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Interstate H-1

 

Routing

Interstate H-1 is one of four Hawaiian Interstate highways. This 27-mile freeway is the longest of the four, and it straddles the southern portion of the island of Oahu, while serving the capital city of Honolulu. Oscar Voss writes: that no "begin" or "end" signs are present on the roadway, because Hawaii DOT usually doesn't usually use them. However, Hawaii DOT shows route ends on its milepost. The Interstate H-1 photo for the east end (below) shows the terminal milepost, which indicates the exact ending mileage to two decimal places (27.44 miles, according to Oscar's page).

Planned Improvements

Several projects are planned or underway along the Interstate H-1 corridor, as outlined on the Interstate H-1 Corridor Construction (Hawaii DOT) site. The nature of these projects include adding auxiliary lanes, widening, and earthquake retrofitting.

History

Interstate H-1 was first authorized in as a result of the Statehood Act of 1960.1

The new freeway signs that showcase the name of Interstate H-1 (which were erected in 2002 or later) now are the only on-freeway Interstate shields with either the state name and/or hyphenated route numbers. The others that had been out there on the freeways are now gone, although another sign style with state name and hyphen remains common on surface streets to direct traffic onto the freeways (at least for H-1 and H-2). Also, while Interstate H-1 has Queen Liliuokalani Freeway signs for that part of H-1 (one eastbound at exit 1, the other westbound after exit 19), there are no similar name signs for the rest of H-1, which is called the Lunalilo Freeway.3

Proposed Interstate H-4

Interstate H-4 was an idea once proposed for the city of Honolulu in the late 1960s. Interstate H-4 was to provide traffic relief for the congested Interstate H-1 through the downtown area of the capital city. From the west Interstate H-4 was to begin at Interstate H-1/Exit 18 interchange with Hawaii 92. Sinking southeasterly, the freeway was to follow the Honolulu waterfront to a point somewhere between Atkinson Drive and Waikiki. At that location, Interstate H-4 was proposed to turn northeast to the Kapiolani interchange (Exit 25B) along Interstate H-1. {This is corrected information; it was not planned to connect to Interstate H-1 at the Waialae Avenue interchange (Exit 26).} As one can surmise, the idea of a freeway along the waterfront through downtown was wildly unpopular and thus never realized.2

Highway Guides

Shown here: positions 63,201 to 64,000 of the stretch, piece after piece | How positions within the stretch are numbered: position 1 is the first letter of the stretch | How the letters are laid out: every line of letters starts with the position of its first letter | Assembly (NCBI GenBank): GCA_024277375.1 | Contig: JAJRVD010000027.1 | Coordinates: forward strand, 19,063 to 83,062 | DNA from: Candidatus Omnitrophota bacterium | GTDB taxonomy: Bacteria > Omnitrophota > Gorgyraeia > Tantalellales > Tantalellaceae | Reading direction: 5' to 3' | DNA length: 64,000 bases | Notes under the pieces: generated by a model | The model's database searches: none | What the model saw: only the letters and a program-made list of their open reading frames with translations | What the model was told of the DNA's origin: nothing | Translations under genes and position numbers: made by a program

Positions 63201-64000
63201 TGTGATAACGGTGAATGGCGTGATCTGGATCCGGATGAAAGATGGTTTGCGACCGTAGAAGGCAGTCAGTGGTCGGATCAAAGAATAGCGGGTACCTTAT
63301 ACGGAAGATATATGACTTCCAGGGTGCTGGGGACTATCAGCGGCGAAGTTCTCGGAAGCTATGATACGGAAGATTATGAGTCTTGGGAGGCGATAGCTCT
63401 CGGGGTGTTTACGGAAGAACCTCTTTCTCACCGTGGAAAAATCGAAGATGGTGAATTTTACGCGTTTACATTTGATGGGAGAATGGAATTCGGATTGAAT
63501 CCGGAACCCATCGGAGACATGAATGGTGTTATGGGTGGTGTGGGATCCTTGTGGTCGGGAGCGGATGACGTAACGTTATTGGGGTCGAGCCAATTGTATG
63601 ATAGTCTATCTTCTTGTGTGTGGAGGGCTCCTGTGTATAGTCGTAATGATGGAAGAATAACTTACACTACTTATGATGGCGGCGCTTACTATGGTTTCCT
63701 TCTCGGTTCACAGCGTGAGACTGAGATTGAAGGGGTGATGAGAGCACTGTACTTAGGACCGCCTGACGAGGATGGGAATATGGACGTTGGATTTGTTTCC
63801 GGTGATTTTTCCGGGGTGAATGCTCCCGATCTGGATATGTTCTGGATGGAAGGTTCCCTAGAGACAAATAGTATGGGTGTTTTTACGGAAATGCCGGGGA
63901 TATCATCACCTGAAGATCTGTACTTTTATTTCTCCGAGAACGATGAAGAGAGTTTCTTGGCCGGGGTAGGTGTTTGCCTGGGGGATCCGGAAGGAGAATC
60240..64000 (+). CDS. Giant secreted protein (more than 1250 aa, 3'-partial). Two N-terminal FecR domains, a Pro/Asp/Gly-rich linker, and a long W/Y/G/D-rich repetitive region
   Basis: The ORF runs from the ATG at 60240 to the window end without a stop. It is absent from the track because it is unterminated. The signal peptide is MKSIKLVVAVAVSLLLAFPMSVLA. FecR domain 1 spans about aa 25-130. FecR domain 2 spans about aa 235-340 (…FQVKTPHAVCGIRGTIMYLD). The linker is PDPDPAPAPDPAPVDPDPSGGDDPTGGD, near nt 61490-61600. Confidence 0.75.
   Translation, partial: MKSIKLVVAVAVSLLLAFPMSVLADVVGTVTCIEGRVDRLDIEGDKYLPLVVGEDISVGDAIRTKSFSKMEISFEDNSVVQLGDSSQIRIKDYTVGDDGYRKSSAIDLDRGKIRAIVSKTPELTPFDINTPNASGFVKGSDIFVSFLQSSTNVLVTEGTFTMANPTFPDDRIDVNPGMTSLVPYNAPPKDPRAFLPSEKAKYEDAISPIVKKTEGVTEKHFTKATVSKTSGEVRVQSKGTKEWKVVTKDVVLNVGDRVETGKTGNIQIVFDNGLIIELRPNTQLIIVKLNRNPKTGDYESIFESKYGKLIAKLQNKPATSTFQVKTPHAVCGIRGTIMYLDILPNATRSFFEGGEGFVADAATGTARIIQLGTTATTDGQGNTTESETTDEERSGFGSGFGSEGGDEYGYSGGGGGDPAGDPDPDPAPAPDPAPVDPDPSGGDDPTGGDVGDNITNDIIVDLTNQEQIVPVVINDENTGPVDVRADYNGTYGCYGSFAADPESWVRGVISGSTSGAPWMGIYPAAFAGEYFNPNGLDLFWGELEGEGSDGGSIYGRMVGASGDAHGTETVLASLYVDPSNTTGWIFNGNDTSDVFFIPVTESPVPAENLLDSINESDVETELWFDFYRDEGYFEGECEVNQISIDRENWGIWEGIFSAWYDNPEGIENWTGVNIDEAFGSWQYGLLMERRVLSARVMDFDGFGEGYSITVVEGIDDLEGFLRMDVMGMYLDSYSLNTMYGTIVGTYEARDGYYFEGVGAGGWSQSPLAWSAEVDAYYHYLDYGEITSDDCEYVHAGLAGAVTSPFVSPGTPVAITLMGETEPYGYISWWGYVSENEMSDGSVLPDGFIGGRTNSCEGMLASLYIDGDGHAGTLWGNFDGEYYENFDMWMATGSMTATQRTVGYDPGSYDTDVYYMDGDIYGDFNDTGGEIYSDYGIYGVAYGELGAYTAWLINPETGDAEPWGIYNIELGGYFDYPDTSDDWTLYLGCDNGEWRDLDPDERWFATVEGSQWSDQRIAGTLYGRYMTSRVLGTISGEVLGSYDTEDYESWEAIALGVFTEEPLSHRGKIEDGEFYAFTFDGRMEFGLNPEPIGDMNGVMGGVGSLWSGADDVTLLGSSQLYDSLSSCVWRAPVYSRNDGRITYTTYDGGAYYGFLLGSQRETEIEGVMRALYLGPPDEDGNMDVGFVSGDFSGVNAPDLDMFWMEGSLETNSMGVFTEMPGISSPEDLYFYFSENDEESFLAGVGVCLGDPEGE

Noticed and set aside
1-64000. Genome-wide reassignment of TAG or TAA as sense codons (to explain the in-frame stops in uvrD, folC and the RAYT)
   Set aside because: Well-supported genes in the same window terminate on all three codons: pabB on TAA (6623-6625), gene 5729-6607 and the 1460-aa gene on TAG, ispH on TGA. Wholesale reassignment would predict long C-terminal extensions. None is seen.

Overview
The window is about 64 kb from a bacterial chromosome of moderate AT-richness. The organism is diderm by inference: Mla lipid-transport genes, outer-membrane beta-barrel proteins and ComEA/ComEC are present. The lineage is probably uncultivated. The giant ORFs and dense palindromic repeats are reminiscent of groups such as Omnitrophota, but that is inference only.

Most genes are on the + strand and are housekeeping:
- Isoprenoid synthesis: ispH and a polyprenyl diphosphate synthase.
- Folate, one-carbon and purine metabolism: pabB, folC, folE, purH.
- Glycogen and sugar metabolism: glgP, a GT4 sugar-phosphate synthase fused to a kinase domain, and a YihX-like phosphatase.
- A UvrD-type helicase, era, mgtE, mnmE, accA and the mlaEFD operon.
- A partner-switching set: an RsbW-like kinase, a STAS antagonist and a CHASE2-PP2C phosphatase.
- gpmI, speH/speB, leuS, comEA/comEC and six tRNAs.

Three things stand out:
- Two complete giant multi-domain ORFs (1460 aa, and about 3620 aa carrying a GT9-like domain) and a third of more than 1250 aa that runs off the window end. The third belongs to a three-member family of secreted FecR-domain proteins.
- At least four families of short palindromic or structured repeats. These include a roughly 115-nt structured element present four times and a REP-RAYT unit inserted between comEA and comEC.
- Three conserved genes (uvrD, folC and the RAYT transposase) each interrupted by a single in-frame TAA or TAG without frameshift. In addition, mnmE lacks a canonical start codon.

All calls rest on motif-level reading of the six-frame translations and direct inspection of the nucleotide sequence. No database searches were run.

Eastern Terminus - Hawaii 72 - Honolulu, Hawaii
Perspective from Eastbound Interstate H-1
Looking eastward at the eastern end of Interstate H-1 in eastern Honolulu at the intersection with Ainakoa Avenue. The freeway converts to a standard highway beyond this intersection as the Kalanianaole Highway (Hawaii 72). Photo taken by Oscar Voss, 11/01.
Perspective from Westbound Interstate H-1
Looking westward at the beginning of the Interstate H-1 freeway in eastern Honolulu at the intersection with Ainakoa Avenue. Photo taken by Oscar Voss, 11/01.
Western Terminus - Hawaii 93 - Makakilo, Hawaii
Perspective from Eastbound Interstate H-1
Eastbound Interstate H-1 approaches its first exit: Exits 1A-B to Barbers Point and Makakilo City. Just west of this interchange, the pavement markings indicate the beginning of the freeway (or "Mile 0") on eastbound Interstate H-1. There are no zero mileposts there, or elsewhere on the Hawaii Interstates. Photos taken by Jeff Royston, 02/01/06.
Interstate H-1 is designated as the Liliuokalani Highway. Note the use of the state name in the Interstate shield, a rarity in Hawaii. Photo taken by Jeff Royston, 02/01/06.
Perspective from Westbound Interstate H-1
Westbound Interstate H-1 reaches Exit 1, approaching its end just beyond the overpass. While the highway changes at this point from an Interstate into Farrington Highway, it remains a freeway for a little more than a mile, until its at-grade intersection with Laaloa Street. Photo taken by Oscar Voss, 11/01.

For more see Oscar Voss's Hawaii Interstate Ends page. Thanks to Oscar for his commentary and photos.

Sources:

  1. History of Interstate H-3 by the Hawaii Department of Transportation
  2. Voss, Oscar. "Interstate H-4 proposal in the 1960s, and other Hawaii Highways site updates." Online posting, misc.transport.road, September 17, 2003.
  3. Voss, Oscar. "Jeff Royston's e-mail address, and minor comments on H-1 Interstate Guide." Personal Email, 06/09/06.

Page Updated July 9, 2006.

 
Mileage

State Hawaii
Mileage 27.16
Cities Honolulu
Junctions Interstate H-2, Interstate H-201, Interstate H-3, Interstate H-201
Source: October 31, 2002 Interstate Route Log and Finders List
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